It is a complete sentence. It's a sentence that leaves out a lot of detail, but it has an object, a verb, and a subject (as much as any sentence with an indefinite subject has a subject). That object, net, refers to another sentence and usually the two sentences are written without intervening punctuation, but nonetheless this can be viewed as a complete sentence.
I know of a single instance in canon in which an 'e' or net gets used without the speaker uttering the previous sentence to which it refers:
'e' neHbe' vavoy That isn't what my father wanted.
(Literally, Daddy didn't want that.) (Star Trek VI)
This sentence is not a good data point, because The Klingon Dictionary tells us that when you use neH want in a sentence-as-object construction, you don't use 'e' or net, yet here it is.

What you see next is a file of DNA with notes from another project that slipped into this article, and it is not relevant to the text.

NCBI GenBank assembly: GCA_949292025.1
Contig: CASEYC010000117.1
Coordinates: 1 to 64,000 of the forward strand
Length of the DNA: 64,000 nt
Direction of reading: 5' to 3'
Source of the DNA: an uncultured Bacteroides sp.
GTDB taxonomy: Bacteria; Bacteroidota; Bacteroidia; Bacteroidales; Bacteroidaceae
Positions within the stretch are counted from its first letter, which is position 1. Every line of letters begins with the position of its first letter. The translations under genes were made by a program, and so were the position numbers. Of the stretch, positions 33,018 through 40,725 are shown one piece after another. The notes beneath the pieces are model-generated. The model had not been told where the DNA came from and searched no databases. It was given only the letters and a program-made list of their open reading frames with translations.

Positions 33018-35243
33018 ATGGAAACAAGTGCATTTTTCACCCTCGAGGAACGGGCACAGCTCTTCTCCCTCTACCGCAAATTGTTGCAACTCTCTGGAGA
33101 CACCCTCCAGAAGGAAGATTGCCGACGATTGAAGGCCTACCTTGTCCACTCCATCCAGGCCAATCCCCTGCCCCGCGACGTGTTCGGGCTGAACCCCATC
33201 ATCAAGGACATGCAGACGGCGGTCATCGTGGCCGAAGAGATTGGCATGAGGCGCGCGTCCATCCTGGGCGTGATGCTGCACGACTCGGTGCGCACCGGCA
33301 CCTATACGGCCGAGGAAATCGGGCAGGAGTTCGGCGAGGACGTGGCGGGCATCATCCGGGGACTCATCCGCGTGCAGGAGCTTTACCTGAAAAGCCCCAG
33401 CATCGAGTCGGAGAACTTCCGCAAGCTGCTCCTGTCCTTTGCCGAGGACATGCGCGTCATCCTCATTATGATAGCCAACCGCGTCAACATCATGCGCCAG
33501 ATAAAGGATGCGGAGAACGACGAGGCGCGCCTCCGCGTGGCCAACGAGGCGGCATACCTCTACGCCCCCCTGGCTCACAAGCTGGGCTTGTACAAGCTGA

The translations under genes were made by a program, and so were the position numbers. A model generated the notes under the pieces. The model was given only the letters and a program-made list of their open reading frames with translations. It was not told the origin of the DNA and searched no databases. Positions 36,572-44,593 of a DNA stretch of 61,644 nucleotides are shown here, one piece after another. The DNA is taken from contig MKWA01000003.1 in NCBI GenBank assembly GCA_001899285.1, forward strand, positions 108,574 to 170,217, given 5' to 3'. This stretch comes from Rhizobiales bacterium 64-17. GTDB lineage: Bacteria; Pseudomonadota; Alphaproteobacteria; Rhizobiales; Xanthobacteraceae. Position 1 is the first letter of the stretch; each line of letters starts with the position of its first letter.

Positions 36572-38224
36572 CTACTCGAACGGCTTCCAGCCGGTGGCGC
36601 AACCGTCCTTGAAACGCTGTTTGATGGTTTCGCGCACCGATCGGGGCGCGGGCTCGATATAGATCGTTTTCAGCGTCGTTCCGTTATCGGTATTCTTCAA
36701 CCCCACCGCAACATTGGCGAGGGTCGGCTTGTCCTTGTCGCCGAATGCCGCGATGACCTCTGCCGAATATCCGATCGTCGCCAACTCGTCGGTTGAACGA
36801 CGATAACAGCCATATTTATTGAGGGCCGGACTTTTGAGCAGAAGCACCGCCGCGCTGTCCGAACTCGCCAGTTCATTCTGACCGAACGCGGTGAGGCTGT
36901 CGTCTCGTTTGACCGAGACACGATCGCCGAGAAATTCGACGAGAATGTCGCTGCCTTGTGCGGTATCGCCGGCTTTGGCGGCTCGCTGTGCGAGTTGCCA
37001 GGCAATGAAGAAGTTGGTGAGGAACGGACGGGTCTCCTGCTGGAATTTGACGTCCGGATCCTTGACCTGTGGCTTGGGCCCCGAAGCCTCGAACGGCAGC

Check this out:
qama'pu' DIHoH net Sov One knows that we kill prisoners. In English, that is a conjunction used to introduce a subordinate clause. In Klingon, net (and 'e') is a pronoun, not a conjunction. It refers to the first sentence, and is used as the object of the second sentence.
qama'pu' DIHoH We kill prisoners
net Sov One knows that
So it's not entirely clear that one can just say net Sov all by itself. However, members of the KLI have (non-canonically) been saying net Sov all by itself for decades, so I would bet that if Okrand were interrogated and asked about net Sov and similar sentences, he'd say they're okay.